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State of Kerala & Anr Vs. M.A. Mathai [2007] Insc 373 (9 April 2007)



Challenge in this appeal is to the judgment rendered by a Division Bench of the Kerala High Court dismissing the appeal filed by the appellant-State and its functionary questioning legality of the judgment and decree in O.S. No.859 of 1988 on the file of the Sub Court, Trichur. The suit was filed for recovery of money in connection with the award of work undertaken by the respondent-plaintiff who is the contractor.

The High Court was of the view that the court below had fixed award of damage of Rs.9,53,669/- and found that the plaintiff was entitled to damage under other head and, therefore, restricted the decretal amount to Rs.10,00,000/- The appeal was accordingly dismissed.

In support of the appeal learned counsel for the appellant submitted that the letters on which reliance had been placed show that the contractor was not doing the work within stipulated period and had been asked for to apply for extension. The basic stand of the plaintiffrespondent was that the extensions had been sought for and supplemental agreements were executed not on the free will and free consent of the plaintiff but it was due to circumstances which prevailed at that time which necessitated the plaintiff to agree to the commands of the defendants. To put it differently as noted above the plaintiff had contented that it was due to coercion that these supplemental agreements were executed.

The trial court concluded that on the threat of forfeiture, re- allocation and re-arrangement at the cost of the plaintiff the execution of supplemental agreement was done. It is pointed out that there was no clause for any escalation. It was wrongly assumed by the trial court that the supplemental agreements and declarations made by the plaintiff were not binding on him as it was not obtained by free consent and free will and in the normal course of events.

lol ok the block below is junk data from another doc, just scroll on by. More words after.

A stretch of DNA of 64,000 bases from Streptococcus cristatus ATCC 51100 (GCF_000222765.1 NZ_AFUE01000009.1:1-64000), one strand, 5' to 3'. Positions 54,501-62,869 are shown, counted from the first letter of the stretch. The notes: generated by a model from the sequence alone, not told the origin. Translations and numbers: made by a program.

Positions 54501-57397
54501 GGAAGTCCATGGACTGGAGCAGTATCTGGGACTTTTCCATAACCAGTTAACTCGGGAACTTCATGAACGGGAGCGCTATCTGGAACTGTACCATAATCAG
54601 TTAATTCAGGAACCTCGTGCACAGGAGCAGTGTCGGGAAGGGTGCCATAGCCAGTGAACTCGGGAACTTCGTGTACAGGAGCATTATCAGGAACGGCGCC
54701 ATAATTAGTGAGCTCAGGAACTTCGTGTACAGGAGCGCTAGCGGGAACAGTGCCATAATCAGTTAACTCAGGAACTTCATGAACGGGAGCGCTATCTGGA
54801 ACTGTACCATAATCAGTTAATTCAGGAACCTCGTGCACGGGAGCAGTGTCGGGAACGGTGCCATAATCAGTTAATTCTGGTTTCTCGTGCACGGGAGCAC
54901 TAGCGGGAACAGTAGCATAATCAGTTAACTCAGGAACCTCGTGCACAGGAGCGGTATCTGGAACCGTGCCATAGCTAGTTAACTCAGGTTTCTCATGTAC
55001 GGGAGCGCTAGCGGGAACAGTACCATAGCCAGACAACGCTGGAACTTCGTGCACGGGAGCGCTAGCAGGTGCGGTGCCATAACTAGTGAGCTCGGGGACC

In response, learned counsel for the respondent submitted that the amounts awarded were not for damages and it was only in respect of extra work done that the amounts has been awarded. It was submitted that the department itself had recommended for payment for the extra work done and as per rates under the contracts the amounts have been awarded. Though the Government did not agree to the proposal, that itself shows about the genuineness of the respondent's claim. In respect of another contract the extra amounts have been paid.

The trial court and the High Court appear to have been totally confused about the nature of the suit. The plaint itself indicated that it was a "suit for recovery of money for damages". In fact the High Court itself observed at para 8 that the primary issue related to assessment of damages. It also found that the plaintiff was entitled to damages under various heads.

Additionally, the trial court concluded that the supplemental agreements (Ex. B-2 to Ex. B-6) and Declarations (B-10 to B-14) were not at all binding on the plaintiff. If that was really so, there could not have been any extension. The finding that these documents were not obtained by free will and free consent and in the normal course of events, to say the least, is an inferential conclusion not supported by any evidence.